State auditors have told a French village near the Spanish border that it is “too rich” to continue taxing residents and should cancel council and property taxes this year.
Le Perthus, a community of 586 people, earns more than £700,000 a year from parking fees alone, equivalent to nearly £1,200 per inhabitant.
People from the surrounding region park in the village while they cross the border on foot to shop in Spain, where food, clothes and household goods are cheaper.
The village council has a surplus of well over £1 million in its coffers, while its current spending is minimal. Accordingly, the regional audit office has advised it to abandon this year’s local taxes because it has “an abundance of resources that are not being used”.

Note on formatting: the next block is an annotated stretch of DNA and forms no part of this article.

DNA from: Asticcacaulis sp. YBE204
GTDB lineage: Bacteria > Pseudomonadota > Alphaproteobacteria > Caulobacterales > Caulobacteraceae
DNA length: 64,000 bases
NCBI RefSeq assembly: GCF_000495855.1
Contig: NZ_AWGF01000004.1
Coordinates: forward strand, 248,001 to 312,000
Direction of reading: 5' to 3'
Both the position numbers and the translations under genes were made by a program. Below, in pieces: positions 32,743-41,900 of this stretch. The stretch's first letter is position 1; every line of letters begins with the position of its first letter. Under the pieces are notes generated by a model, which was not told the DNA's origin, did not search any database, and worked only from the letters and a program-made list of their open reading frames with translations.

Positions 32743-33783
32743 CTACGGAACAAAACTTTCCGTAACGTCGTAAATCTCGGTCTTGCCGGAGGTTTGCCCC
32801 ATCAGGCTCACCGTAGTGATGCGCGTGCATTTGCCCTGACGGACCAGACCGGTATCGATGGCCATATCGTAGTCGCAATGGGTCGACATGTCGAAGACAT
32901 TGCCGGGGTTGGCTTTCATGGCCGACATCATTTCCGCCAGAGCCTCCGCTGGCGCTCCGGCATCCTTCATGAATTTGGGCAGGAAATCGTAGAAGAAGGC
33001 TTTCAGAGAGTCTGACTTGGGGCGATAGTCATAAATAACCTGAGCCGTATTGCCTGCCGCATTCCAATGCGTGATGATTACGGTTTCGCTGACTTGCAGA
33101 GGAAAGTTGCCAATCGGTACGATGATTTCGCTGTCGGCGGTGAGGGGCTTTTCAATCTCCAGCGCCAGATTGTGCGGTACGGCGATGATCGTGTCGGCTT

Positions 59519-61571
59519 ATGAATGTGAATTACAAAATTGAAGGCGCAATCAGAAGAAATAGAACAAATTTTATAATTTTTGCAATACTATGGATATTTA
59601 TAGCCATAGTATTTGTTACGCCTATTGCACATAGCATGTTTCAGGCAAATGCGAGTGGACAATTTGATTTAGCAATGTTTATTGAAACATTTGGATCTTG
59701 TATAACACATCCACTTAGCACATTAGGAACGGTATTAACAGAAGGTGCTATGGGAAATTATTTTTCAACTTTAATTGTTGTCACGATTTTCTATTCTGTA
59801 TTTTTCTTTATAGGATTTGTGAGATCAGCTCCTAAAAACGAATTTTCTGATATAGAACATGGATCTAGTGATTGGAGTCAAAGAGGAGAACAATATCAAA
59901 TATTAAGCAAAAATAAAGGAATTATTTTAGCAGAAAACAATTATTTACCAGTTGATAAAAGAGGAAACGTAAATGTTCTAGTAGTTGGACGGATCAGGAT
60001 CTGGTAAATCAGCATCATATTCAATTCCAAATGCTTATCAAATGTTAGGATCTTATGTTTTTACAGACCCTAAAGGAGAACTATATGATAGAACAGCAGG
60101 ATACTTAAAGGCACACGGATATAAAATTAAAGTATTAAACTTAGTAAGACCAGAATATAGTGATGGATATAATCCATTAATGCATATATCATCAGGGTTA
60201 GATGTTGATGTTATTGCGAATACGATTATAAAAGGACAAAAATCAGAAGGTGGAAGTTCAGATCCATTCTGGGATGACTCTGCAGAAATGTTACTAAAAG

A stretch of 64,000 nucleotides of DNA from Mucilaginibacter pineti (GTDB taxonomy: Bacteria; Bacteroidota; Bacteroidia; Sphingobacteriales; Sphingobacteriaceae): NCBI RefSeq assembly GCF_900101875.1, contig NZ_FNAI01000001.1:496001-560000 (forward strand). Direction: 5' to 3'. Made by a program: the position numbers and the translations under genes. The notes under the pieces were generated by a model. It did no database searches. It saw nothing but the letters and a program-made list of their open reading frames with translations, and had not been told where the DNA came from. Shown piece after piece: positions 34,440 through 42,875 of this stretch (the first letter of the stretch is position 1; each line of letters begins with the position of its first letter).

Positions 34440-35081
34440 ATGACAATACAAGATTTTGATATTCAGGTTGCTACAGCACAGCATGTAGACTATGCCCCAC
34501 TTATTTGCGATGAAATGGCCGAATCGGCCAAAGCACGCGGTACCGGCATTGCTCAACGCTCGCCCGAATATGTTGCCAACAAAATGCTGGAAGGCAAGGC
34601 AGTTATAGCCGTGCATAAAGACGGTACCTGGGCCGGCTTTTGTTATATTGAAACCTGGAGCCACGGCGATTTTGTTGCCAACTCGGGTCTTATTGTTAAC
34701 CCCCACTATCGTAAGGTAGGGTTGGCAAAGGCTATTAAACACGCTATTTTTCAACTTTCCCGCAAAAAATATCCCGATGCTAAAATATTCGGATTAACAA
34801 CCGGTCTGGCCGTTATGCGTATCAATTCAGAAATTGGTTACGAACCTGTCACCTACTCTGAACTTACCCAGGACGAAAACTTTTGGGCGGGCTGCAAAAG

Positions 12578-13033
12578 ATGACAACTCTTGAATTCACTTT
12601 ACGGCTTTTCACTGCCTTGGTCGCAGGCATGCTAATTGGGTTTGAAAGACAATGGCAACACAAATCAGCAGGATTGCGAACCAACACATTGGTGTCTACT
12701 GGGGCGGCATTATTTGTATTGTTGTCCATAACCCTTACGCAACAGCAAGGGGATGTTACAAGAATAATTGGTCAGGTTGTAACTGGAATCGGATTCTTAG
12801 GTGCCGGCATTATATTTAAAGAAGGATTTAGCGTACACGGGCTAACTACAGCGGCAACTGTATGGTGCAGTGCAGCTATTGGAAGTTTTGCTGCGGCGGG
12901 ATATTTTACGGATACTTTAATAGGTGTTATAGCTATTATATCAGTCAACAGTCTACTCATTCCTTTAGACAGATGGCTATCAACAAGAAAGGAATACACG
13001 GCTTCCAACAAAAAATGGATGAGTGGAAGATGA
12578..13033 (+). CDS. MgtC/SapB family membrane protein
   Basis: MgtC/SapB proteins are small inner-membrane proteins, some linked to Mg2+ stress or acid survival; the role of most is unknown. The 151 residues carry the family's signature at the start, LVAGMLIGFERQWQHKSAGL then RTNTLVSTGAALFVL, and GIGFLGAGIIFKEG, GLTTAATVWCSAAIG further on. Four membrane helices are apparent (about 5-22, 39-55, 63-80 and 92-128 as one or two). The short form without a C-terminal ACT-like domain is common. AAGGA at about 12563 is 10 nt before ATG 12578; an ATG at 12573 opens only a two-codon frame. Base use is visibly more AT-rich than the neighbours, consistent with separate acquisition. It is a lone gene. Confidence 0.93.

André Pezziardi, head of the Occitanie Audit Office, said: “We concluded that local taxation should be reduced to zero for council and property taxes because the contributions of citizens must have a quid pro quo, and that of course is expenditure.”
Last year the council spent less than £5,000 of £240,000 earmarked for public facilities because the mayor and councillors failed to reach agreement on budgets.
Marie-Hélène Ruart-Lucquin, the centrist mayor, said councillors had blocked proposals for a new children’s park, a medical centre, a library and other projects. “For the past two years, I’ve had opposition councillors who vote against projects and so we can’t make investments for the community.”